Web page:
The Facebook Watch platform will be available on the social network’s mobile, desktop and TV apps. Watch will initially be made up of video content from select Facebook creators in the start rolling out to select audiences in the US. Content on Facebook Watch will be presented in the form of episodic shows, which will follow a particular theme or storyline.
Facebook has introduced a new platform for live and recorded shows. Called ‘Watch’, the platform is Facebook’s big splash into original TV-style streaming content. The new Watch platform will be available on Facebook’s mobile, desktop and TV apps. Watch will initially be made up of video content from select Facebook creators, some of it sponsored by Facebook itself. This video content will be presented in the form of episodic shows, which will follow a particular theme or storyline. Episodes frequency will vary from weekly to daily, depending on the type of show. Shows on Facebook Watch can be live streamed or presented in a pre-recorded format.
Users of Facebook’s Watch platform will also be able to add shows to a Watchlist, the same way one would add shows of their interest on streaming platforms like Netflix and Amazon Prime Videos. Facebook is following a personalisation approach with Watch, again something we have seen streaming companies adopt in the past. Users will be able to discover new shows picked according to what their friends and communities are watching.
Facebook will categorise its shows in various different sections such as – “Most Talked About,” which will list shows that are conversation starters, “What’s Making People Laugh,” which includes shows where people have used the “Haha” reaction, and “What Friends Are Watching,” which will list shows that a user’s friends are watching.
The new Watch platform on Facebook will also borrow an element from the social network’s existing Live videos platform. Users will be able to view comments and reactions on shows while watching them, just like on Facebook Live. Alternatively, users will be able to chat about the shows and discuss them on dedicated Facebook groups for the shows.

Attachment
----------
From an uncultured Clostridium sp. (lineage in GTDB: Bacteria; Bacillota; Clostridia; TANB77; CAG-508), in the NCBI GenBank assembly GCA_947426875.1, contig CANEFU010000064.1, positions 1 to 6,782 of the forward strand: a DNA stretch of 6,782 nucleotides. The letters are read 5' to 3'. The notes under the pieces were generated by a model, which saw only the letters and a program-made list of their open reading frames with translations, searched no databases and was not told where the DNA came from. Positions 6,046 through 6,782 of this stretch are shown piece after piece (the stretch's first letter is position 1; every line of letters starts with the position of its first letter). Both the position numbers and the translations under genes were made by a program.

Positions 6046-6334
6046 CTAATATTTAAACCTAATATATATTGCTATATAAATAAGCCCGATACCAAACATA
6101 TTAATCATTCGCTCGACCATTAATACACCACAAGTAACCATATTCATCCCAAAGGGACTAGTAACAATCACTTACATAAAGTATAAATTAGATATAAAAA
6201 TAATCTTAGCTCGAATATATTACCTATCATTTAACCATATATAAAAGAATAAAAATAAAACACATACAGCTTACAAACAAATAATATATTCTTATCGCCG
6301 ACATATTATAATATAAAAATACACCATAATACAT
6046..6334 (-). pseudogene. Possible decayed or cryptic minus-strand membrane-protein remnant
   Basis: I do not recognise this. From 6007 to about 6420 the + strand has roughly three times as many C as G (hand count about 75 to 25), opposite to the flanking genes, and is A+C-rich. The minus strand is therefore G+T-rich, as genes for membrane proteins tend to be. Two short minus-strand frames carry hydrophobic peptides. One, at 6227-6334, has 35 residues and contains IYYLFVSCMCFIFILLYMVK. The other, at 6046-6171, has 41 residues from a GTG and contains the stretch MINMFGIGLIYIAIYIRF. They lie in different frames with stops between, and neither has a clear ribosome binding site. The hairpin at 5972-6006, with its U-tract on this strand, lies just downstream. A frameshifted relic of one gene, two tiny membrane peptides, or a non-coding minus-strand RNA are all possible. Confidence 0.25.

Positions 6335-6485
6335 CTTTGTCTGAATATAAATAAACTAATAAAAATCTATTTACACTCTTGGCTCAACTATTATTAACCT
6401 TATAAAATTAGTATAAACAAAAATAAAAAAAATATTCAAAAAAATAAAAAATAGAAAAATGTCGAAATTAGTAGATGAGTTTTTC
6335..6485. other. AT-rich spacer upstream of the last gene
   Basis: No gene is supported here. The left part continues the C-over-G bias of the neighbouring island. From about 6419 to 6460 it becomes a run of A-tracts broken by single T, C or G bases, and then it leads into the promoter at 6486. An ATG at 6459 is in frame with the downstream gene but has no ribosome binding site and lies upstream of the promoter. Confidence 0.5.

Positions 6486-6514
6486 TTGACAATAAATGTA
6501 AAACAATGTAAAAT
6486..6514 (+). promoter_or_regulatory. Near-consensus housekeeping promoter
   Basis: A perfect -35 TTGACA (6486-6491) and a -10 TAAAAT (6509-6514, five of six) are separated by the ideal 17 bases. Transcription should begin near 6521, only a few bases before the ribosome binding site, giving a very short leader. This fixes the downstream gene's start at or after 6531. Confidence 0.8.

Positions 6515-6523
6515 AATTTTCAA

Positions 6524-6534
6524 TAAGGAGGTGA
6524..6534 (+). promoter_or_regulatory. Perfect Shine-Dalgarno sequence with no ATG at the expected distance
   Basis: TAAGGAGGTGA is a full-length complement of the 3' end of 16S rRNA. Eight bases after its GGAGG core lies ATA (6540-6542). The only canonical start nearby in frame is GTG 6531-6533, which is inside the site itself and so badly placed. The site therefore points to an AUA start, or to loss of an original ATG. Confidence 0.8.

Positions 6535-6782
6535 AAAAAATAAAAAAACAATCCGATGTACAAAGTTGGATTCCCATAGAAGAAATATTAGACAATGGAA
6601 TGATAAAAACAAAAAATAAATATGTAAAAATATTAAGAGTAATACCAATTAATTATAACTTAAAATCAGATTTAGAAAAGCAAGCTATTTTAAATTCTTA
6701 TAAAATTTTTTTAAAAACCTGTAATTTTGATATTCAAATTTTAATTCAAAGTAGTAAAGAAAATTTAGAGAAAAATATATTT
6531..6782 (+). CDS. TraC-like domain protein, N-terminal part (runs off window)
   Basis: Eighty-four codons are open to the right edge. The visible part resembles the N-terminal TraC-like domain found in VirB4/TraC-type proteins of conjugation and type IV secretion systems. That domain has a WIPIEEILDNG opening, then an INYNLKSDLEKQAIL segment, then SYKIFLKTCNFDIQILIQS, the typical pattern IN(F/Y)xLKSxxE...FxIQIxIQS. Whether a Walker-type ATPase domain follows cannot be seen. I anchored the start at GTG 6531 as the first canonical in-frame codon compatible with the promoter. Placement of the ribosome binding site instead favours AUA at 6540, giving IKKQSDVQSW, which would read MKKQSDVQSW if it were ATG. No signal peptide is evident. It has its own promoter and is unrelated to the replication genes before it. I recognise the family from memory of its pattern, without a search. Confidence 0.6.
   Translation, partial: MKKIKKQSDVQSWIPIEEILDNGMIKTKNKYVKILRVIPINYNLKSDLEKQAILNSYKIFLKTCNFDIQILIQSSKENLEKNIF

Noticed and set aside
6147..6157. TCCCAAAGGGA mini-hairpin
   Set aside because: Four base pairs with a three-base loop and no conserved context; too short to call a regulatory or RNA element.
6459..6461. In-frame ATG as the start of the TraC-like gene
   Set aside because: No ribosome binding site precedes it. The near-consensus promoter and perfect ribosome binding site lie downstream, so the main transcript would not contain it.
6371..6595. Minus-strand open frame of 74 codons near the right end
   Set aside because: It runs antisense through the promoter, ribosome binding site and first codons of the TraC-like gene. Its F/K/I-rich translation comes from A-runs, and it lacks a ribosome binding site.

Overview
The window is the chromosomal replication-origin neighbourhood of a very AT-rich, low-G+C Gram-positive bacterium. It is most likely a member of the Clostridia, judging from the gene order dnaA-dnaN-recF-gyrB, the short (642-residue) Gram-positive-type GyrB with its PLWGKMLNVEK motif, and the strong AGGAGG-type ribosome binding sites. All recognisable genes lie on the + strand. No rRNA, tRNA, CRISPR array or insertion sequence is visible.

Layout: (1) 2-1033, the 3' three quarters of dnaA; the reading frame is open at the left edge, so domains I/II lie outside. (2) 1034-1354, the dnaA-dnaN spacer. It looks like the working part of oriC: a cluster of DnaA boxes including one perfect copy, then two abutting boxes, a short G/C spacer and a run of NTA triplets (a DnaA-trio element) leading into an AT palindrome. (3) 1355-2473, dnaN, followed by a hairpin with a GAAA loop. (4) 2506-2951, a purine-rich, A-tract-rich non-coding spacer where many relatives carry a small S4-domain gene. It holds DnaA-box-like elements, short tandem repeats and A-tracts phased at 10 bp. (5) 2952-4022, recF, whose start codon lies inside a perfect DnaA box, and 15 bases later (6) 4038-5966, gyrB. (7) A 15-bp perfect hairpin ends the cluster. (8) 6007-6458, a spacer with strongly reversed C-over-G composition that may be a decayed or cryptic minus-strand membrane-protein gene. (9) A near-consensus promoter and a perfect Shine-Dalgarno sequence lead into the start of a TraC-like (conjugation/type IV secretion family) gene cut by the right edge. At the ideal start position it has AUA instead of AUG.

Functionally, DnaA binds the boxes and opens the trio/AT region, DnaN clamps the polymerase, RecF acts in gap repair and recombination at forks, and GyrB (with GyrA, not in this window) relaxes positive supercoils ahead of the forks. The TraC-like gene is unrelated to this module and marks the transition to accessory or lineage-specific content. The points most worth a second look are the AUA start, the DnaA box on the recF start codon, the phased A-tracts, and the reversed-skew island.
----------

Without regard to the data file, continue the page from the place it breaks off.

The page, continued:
In its blog post announcing Watch, Facebook mentions that creators will be able to “earn money for their work.” Monetisation of content on Watch will be done through ad breaks, which might be a reference to the mid-roll ads we have been hearing about for sometime now. “We’ve been testing Ad Breaks over the past few months, and we will be slowly opening up availability to more creators to ensure we’re providing a good experience for the community. Creators can also create sponsored shows using our branded content tag,” writes Nick Grudin, VP Media Partnerships for Facebook. In addition, Facebook will be funding certain shows “to help seed the ecosystem, gather feedback, and inspire others.” Creators will be able to utilise ‘Show Pages’, another new platform, which will “makes it easy for people to understand what a show is all about, watch episodes and other related videos, and connect with communities that have formed around a show.”
Facebook has highlighted some of the shows that will be available on its Watch platform. For instance, Nas Daily will publishes a daily show where he makes videos with his fans from around the world. Another community engaging show will see Abby Bernstein, a New York Times bestselling author and motivational speaker use a combination of recorded and live episodes to connect with fans and answer questions. Then there are shows that will follow a narrative arc, like Tastemade’s ‘Kitchen Little’, a show where kids instruct professional chefs how to cook food after watching instructional videos. Live events like Major League Baseball will also be broadcasted on Facebook each week.
There are signs we will see much more content from Facebook on the new Watch platform going forward. The social media giant with over 2 billion users writes, “We think Watch will be home to a wide range of shows, from reality to comedy to live sports. To help inspire creators and seed the ecosystem, we’ve also funded some shows that are examples of community-oriented and episodic video series.”
There’s already talk of Facebook introducing original shows in hopes of creating a returning user base for its videos. We have heard that the company is willing to invest as much as $3 Million per episode in production costs for its original shows. These Facebook originals were expected to debut sometime in late August, but looks like they will be delayed, given the Watch platform has just made its way on the social network. Here’s what we know about Facebook and its original TV show programming as of now.
As for Facebook Watch, the platform is open to a limited audience in the US, as well as a limited number of creators in the country. Facebook says a wider roll-out in the US can be expected soon enough, while there are no indications of the platform coming to other countries as of now.